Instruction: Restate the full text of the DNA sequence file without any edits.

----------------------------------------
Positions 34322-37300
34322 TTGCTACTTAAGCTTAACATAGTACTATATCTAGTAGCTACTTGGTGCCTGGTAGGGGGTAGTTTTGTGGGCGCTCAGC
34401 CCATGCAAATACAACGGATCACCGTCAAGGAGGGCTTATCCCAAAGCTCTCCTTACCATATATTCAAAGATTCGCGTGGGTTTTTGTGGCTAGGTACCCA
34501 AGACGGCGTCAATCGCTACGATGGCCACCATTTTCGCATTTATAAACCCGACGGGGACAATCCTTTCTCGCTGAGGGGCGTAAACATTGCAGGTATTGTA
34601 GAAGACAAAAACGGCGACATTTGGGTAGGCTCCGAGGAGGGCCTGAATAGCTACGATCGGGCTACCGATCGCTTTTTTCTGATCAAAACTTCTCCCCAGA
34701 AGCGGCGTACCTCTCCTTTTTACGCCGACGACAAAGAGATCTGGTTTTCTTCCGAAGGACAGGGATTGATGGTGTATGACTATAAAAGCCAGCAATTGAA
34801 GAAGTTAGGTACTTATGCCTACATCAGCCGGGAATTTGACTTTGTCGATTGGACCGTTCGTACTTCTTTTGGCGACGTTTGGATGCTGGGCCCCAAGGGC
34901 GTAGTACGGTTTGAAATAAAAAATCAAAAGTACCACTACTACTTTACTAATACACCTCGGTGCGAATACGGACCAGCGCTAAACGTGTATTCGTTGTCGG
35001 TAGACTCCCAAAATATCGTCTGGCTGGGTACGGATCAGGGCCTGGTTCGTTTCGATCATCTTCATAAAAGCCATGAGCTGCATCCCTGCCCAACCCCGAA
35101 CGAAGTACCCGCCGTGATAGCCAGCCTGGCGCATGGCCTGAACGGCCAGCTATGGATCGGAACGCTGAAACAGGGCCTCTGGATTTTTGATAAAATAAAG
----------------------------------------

Positions 34322-37300
34322 TTGCTACTTAAGCTTAACATAGTACTATATCTAGTAGCTACTTGGTGCCTGGTAGGGGGTAGTTTTGTGGGCGCTCAGC
34401 CCATGCAAATACAACGGATCACCGTCAAGGAGGGCTTATCCCAAAGCTCTCCTTACCATATATTCAAAGATTCGCGTGGGTTTTTGTGGCTAGGTACCCA
34501 AGACGGCGTCAATCGCTACGATGGCCACCATTTTCGCATTTATAAACCCGACGGGGACAATCCTTTCTCGCTGAGGGGCGTAAACATTGCAGGTATTGTA
34601 GAAGACAAAAACGGCGACATTTGGGTAGGCTCCGAGGAGGGCCTGAATAGCTACGATCGGGCTACCGATCGCTTTTTTCTGATCAAAACTTCTCCCCAGA
34701 AGCGGCGTACCTCTCCTTTTTACGCCGACGACAAAGAGATCTGGTTTTCTTCCGAAGGACAGGGATTGATGGTGTATGACTATAAAAGCCAGCAATTGAA
34801 GAAGTTAGGTACTTATGCCTACATCAGCCGGGAATTTGACTTTGTCGATTGGACCGTTCGTACTTCTTTTGGCGACGTTTGGATGCTGGGCCCCAAGGGC
34901 GTAGTACGGTTTGAAATAAAAAATCAAAAGTACCACTACTACTTTACTAATACACCTCGGTGCGAATACGGACCAGCGCTAAACGTGTATTCGTTGTCGG
35001 TAGACTCCCAAAATATCGTCTGGCTGGGTACGGATCAGGGCCTGGTTCGTTTCGATCATCTTCATAAAAGCCATGAGCTGCATCCCTGCCCAACCCCGAA
35101 CGAAGTACCCGCCGTGATAGCCAGCCTGGCGCATGGCCTGAACGGCCAGCTATGGATCGGAACGCTGAAACAGGGCCTCTGGATTTTTGATAAAATAAAG